Article 1, Section 8, Clause 17
[Volume 3, Page 232]
Custis v. Lane3 Munf. 579 Va. 1813
Saturday, February 13th, 1813, Judge Roane, (after stating the case) pronounced the following opinion of the Court:
If the pleas of the appellee should even be adjudged to be bad, yet, upon the principle of going up to the first fault, judgment would still be rendered against the appellant, if, on the case made by his declaration, he has no right to recover; and it is evident that his right may be much weaker under the declaration than under the pleas, as the latter do not exclude (as the former does) the idea of his having been still a citizen of this commonwealth, at the time he offered to vote. We infer this diversity, from its being stated in the declaration that the appellant was inhabiting within the district of Columbia at the time of its separation from this commonwealth; he was consequently expatriated thereby from the government of Virginia.
The act of Virginia, on the subject of expatriation, relates only to individual cases; it does not relate to those public and general acts of expatriation, by cession, or otherwise, which are more or less incident to all governments and countries. With respect to the particular cession now in question, it was contemplated and provided for by the constitution of the United States, agreed to by the commonwealth of Virginia, by its act tendering the territory to the general government, and also by the congress of the United States, who accepted the cession. To all these acts the appellant, by his representatives, was a party. He has therefore, no reason to complain that he has been cut off from the dominion of Virginia, in consideration of, perhaps, adequate advantages. That he is no longer within the jurisdiction of the commonwealth of Virginia, is manifest from this consideration, that congress are vested, by the constitution, with exclusive power of legislation over the territory in question; and it is only by the consent and courtesy of congress that any of the laws of Virginia have been permitted to operate therein. This last fact will be fully manifested by recurring to the several acts of congress on the subject. It follows, that the district of Columbia being without the jurisdiction of the laws of Virginia, is, as to it, another and distinct jurisdiction, and that the appellant is not merely a citizen of Virginia, abiding, or inhabiting therein, but passed, with that territory, from the jurisdiction of this commonwealth, by the act of cession, and owes no allegiance thereto. It might well, therefore, be true, that the case made by the pleas might be in favour of the appellant, and yet that he is prohibited from recovering, upon the weaker ground of claim admitted by his own declaration.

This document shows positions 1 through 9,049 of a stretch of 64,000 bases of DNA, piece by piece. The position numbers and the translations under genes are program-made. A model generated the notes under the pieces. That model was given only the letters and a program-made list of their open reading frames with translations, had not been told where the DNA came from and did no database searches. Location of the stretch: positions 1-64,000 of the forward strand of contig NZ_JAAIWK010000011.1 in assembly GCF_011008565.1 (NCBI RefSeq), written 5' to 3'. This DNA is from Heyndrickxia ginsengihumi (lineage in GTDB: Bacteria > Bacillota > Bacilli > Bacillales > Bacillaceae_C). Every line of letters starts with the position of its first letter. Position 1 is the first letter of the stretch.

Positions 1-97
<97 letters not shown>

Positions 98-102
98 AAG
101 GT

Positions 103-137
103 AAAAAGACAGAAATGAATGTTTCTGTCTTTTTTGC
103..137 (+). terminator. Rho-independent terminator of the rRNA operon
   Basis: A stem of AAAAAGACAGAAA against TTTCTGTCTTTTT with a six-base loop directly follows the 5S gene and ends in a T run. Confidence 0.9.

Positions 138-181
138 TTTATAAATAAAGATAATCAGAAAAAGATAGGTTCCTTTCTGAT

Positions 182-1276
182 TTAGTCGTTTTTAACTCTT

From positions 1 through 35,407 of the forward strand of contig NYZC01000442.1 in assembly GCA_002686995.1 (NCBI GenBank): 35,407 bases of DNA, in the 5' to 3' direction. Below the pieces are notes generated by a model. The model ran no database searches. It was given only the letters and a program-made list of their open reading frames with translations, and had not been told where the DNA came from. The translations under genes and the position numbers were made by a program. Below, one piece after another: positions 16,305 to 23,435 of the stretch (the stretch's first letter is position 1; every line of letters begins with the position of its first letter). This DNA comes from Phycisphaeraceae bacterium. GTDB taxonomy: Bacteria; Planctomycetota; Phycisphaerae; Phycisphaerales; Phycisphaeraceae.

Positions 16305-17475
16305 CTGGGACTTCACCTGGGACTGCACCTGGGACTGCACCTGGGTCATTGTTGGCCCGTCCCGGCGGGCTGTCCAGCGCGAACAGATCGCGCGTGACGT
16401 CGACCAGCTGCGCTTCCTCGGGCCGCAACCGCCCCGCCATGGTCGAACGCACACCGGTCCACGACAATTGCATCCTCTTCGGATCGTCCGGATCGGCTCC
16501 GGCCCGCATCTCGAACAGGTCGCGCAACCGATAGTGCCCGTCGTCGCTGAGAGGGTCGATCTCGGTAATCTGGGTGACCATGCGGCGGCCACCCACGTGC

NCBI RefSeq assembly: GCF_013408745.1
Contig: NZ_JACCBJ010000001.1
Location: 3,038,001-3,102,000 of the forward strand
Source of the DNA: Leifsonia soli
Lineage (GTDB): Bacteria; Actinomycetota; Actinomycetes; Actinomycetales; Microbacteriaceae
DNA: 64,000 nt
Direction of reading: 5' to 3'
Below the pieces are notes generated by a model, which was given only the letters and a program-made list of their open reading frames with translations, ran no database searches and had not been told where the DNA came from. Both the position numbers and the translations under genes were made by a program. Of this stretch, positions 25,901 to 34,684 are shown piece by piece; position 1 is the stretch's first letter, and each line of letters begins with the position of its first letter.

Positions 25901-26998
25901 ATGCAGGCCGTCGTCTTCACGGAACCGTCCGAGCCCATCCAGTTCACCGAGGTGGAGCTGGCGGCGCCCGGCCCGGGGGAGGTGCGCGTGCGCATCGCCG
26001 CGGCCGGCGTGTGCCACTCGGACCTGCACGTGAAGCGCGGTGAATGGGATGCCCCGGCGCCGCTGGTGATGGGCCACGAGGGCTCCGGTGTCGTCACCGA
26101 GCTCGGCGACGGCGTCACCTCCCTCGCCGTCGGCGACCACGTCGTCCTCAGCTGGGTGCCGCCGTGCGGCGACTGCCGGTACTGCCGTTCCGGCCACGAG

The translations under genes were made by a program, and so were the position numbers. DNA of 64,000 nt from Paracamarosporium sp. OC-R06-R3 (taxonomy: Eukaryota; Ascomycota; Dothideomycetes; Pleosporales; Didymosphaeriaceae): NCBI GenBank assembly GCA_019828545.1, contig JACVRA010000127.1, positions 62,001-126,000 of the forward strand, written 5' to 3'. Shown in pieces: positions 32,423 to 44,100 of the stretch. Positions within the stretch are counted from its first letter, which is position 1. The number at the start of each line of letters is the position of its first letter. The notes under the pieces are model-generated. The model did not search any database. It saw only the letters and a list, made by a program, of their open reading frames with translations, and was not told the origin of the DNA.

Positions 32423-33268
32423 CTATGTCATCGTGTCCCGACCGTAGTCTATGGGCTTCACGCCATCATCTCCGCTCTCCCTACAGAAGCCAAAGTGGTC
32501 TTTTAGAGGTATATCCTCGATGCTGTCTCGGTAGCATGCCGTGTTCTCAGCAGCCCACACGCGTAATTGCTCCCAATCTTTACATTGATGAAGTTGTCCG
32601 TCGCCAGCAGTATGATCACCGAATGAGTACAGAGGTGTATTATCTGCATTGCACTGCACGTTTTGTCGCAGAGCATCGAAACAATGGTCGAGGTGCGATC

With respect to the right of a citizen, or subject, of a foreign government, to intermeddle with the civil polity of Virginia, and, especially, to exercise the all-important function of legislation, the matter cannot admit of a possible doubt. Such subjects, or citizens, cannot exercise this inestimable right, as they owe to the commonwealth no corresponding duties, and would not be amenable to the laws by them enacted. They cannot exercise this right in person, for their personal attendance may be necessary, at the same time, in their own country; and, besides, in time of war, they would be prohibited from coming here for the purpose. In some small democracies, the people have exercised the legislative power in person; and this principle is not lost sight of, when, owing to the extent of the territory, or the numbers of the people, they are compelled [Volume 3, Page 233] to exercise that power by means of deputies. This necessity of acting by agents does not change the principle; does not let in, to the appointment of such deputies, persons who, but for the necessity aforesaid, would be inhibited from acting in their primary and original character. In other words, none are competent to legislate mediately, by their representatives, but those who would be admitted, but for the impediments aforesaid, to exercise the right in person.